Even if Kevin Brockmeier hadn’t modeled one of his stories in his recent collection, The View From the Seventh Layer, after a choose-your-own-adventure-book (loved those when I was kid, along with the Dr. Who books), he’d still qualify as a GenX author.
Born in 1974, he is demographically (is that the right word?) within Generation X, although age alone does not make one a GenXer. His age does make me feel like even more of a slacker as a writer, since he’s seven years younger than I am and already has six books to his credit — two novels, two short story collections, and two books for young adults/teens/whatever. But that’s whole other deal.
Of course, for me perhaps the strongest argument for Brockmeier to be lumped into the GenX category comes not from this collection of short stories but from his previous book, a novel entitled The Brief History of the Dead, which is an end of the world story but much more complex and moving than your typical apocalyptic tale. It is a striking portrayal of loneliness and alienation but also perseverance in the face of overwhelming odds, a feeling perhaps all too familiar to Generation X. Also, it takes some good shots a the callous capitalist notions of American Corporation, specifically the Coca Cola company, which one of the main characters works for but is conflicted about, something I think is true for many GenXers — of course, one needs to work, make a living, contribute to society and all that but working of a corporate cylcops can induce some level angst and regret about what one’s efforts are contributing to exactly. Mainly it is the end of the world scenario, which strikes me as a preoccupation of GenX, at least it was for me and for a good number of people I knew. Fear of nuclear anihilation and all that from the Commies in Russia or from an adle-minded American Pres who thinks he’s making a movie and not really the leader of the free world.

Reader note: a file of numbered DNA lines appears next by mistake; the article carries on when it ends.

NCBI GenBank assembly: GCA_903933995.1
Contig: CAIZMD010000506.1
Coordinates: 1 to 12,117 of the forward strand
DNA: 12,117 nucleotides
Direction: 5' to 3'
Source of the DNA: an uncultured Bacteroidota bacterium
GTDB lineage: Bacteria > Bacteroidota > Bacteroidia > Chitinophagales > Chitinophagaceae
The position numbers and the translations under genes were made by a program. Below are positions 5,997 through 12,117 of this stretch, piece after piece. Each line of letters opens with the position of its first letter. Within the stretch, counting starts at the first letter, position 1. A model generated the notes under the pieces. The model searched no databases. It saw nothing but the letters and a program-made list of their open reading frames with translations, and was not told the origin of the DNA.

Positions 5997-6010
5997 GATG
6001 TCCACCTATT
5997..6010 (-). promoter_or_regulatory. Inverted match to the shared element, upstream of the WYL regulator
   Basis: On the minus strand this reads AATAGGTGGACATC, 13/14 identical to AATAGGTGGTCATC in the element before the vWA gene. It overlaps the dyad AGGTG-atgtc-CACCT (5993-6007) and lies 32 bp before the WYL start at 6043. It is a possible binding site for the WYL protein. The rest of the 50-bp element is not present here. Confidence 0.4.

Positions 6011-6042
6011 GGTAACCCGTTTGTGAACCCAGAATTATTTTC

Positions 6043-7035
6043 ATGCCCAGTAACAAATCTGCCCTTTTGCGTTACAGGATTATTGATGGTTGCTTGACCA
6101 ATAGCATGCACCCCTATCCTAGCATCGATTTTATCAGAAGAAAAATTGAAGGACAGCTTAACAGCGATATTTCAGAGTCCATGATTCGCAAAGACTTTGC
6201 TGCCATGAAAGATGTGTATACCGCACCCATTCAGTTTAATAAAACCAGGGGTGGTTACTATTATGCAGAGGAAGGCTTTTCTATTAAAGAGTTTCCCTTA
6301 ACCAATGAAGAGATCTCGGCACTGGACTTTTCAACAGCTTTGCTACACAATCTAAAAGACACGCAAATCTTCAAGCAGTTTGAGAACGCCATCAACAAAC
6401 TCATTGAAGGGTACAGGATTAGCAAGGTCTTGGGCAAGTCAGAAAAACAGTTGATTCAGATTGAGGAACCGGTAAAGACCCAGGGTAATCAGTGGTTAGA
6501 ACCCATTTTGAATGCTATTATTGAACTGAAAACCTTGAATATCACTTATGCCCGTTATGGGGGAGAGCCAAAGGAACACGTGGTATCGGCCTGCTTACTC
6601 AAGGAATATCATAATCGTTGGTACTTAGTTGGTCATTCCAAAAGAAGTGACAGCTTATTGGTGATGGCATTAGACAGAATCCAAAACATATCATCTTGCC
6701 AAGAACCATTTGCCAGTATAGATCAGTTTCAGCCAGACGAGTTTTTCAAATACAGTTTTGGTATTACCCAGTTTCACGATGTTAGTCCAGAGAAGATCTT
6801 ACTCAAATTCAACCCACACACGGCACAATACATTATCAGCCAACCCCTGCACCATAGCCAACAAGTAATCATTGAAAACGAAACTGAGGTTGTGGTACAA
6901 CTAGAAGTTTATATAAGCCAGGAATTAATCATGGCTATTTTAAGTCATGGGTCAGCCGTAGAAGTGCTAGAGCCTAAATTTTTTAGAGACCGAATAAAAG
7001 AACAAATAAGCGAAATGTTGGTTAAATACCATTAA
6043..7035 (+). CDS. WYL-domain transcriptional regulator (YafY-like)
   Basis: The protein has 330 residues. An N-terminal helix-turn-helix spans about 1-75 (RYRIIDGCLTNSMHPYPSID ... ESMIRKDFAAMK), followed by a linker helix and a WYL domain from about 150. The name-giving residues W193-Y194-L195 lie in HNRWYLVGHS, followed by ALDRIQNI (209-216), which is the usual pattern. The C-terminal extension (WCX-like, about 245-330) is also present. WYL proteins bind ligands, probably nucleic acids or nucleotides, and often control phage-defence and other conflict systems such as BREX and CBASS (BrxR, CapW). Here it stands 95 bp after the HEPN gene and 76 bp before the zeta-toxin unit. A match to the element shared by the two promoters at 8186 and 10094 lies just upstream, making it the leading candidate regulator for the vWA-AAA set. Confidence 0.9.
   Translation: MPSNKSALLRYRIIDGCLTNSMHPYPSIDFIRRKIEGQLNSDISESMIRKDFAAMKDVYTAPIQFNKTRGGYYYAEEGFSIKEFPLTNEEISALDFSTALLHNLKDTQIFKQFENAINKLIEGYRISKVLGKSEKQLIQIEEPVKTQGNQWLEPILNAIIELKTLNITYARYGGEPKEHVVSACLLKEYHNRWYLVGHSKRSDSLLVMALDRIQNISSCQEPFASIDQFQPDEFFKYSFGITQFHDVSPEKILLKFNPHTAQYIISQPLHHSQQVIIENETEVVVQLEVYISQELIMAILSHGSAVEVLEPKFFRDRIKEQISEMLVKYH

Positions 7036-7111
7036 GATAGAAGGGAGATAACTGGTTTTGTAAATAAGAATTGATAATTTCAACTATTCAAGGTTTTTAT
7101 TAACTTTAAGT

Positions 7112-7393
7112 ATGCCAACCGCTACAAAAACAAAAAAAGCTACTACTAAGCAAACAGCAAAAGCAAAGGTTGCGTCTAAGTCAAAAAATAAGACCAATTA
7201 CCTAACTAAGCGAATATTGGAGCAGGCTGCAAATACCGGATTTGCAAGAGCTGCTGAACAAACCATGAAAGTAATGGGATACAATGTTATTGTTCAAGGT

The stories in this collection are quite diverse. It’s difficult to pin Brockmeier down, yet another trait that qualifies him as GenX. Clearly he’s interested in sci-fi, fantasy, magicalnesss (is that a real word?) and yet his writing can hardly be said to be genre fiction. It is both literary and fantasy. Perhaps magical realism would applay, but not entirely.
GenX label aside The View from the Seventh Layer is a remarkable collection of stories and worth reading regardless of how it or its author is labeled, by me or anyone else. But I still maintain that he is a GenX author, more than anything else. I mean, there’s also a story that is essentially a retelling of the Trouble with Tribbles episode (first aired on the day I was born) from Star Trek, told from the POV Chekov. And if that’s not GenX, well then I don’t know what is. And I do kno what is…